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Drinking likely doesn’t help protect the heart. Getty Images

Blood pressure and the risk of stroke increase steadily with increasing alcohol intake, even for moderate consumption, according to a large genetic study in The Lancet.

This runs counter to previous research suggesting that one or two drinks a day is “heart healthy.”

Previous studies have suggested that consuming small amounts of alcohol may lower the risk of heart disease and stroke. However, others indicate that the only safe level of alcohol consumption is zero.

Experts say the new research points to the potential harms of drinking alcohol, at any level. But the study is not the final word on the subject.

Researchers from the University of Oxford in the United Kingdom, Peking University, and the Chinese Academy of Medical Sciences, followed more than 500,000 people for about 10 years. They monitored participants for cardiovascular incidents such as stroke or heart attack.

The results show that men who consumed four drinks a day had on average a 38 percent higher risk of stroke.

Stroke risk increased steadily from low levels of alcohol intake to four drinks per day, the range of consumption studied by the researchers.

Blood pressure also increased with alcohol consumption.

The Dietary Guidelines for Americans defines one standard drink of alcohol as:

  • a bottle of regular beer
  • a small glass of wine
  • a single measure of distilled spirits

Very few women in the study drank alcohol, so the researchers could not determine what impact alcohol had on their risk of stroke.

As for the impact of alcohol on the risk of heart attack, the researchers said the results were less certain. This may be due to fewer people in the study having heart attacks, which could limit their ability to analyze the data.

The study was conducted primarily in China. In East Asian populations, many people have one or more genetic variants that leads them to experience an unpleasant reaction to alcohol. As a result, they often drink less.

Researchers used these variants, also known as alleles, to estimate people’s alcohol intake. People inherit these variants randomly at birth.

Benjamin Voight, PhD, a statistical and population geneticist at the University of Pennsylvania Perelman School of Medicine, said this provides “a natural version of a randomized controlled trial, where alleles are akin to an ‘intervention’ that changes a person’s alcohol use over their lifetime.”

He said this approach overcomes some of the problems of non-genetic large-scale population studies, also known as epidemiological studies.

But even the genetic analysis used in the study has its own limitations.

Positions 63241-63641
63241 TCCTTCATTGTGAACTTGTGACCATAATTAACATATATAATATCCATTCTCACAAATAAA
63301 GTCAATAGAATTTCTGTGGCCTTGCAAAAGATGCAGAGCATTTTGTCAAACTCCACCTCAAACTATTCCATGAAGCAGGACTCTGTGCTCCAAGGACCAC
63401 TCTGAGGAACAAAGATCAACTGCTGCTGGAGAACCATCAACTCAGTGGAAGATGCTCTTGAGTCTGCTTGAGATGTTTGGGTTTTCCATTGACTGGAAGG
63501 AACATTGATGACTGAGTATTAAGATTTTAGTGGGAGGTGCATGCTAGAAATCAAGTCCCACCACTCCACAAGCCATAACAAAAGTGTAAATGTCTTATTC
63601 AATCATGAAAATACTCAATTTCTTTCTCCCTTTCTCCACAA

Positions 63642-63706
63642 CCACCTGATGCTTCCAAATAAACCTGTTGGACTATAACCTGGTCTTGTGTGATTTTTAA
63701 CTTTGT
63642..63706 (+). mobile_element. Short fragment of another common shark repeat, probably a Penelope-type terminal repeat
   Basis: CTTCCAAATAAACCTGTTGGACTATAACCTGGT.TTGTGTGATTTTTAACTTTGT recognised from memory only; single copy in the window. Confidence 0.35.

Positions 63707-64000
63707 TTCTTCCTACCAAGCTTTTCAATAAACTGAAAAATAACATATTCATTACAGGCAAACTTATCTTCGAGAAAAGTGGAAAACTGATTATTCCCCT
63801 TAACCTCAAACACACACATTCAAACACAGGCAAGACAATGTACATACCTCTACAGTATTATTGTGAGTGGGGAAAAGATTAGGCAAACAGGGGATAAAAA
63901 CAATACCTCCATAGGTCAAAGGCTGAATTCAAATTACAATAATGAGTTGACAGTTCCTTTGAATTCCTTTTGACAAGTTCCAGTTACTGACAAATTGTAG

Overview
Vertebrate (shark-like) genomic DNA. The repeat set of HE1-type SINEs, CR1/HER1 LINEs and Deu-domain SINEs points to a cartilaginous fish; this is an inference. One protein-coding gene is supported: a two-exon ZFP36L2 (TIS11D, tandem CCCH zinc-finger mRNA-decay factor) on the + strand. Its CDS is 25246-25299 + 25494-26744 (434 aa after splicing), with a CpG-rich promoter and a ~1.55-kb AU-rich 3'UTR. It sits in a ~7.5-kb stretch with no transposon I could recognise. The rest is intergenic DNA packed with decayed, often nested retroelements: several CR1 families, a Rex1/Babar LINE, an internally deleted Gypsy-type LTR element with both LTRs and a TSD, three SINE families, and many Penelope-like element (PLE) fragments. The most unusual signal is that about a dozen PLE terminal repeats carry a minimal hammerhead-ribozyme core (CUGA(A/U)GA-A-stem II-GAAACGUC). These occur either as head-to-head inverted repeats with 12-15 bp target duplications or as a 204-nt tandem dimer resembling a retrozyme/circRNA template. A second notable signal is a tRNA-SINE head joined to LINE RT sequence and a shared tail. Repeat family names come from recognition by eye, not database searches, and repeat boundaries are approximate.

Dr. Gregory Marcus, director of clinical research for the division of cardiology at the University of California, San Francisco, pointed out that the majority of alcohol consumed in the study was hard liquor, or spirits.

Other caveats include the fact that the study was conducted only on people in China, so the results may not apply to people from other parts of the world.

Other types of alcohol — such as wine, with its protective phytochemicals — may affect stroke risk differently. The researchers could not tell based on their data.

Marcus also pointed out that genetic variants don’t pass from parent to child in complete isolation. They may “travel with” nearby variants that could affect stroke risk on their own.

The researchers write that their results suggest that there is no protective effect of moderate alcohol consumption — so any level of drinking carries some health risks.

“It’s more compelling data that the benefits of alcohol on cardiovascular disease may be less than was previously appreciated,” said Marcus.

Based on earlier research, he said the link between alcohol and stroke makes sense.

“In many ways, this is what I would expect,” said Marcus, “given the growing evidence that alcohol contributes to atrial fibrillation,” which is one of the common causes of stroke.

As for the link between alcohol and heart disease, Voight pointed to a previous study in The BMJ that used a similar analysis on different genetic variants in a European population.

In that study, some people had a variant related to drinking no or less alcohol. These people had a lower risk of coronary heart disease, compared to those without the variant.

This suggests that light to moderate drinking can be beneficial for heart health.

However, Marcus said without a true randomized trial, we won’t know for certain the health effects of alcohol.

This is the same kind of study used to see if pharmaceutical drugs are helpful or harmful — and yes, alcohol is a drug.

Until we have a well-designed randomized trial, he said we should be careful to avoid promoting moderate alcohol as definitely healthy.

“The harms of alcohol would seem to be more evident than the benefits,” said Marcus. “But the reality is that we still don’t know.”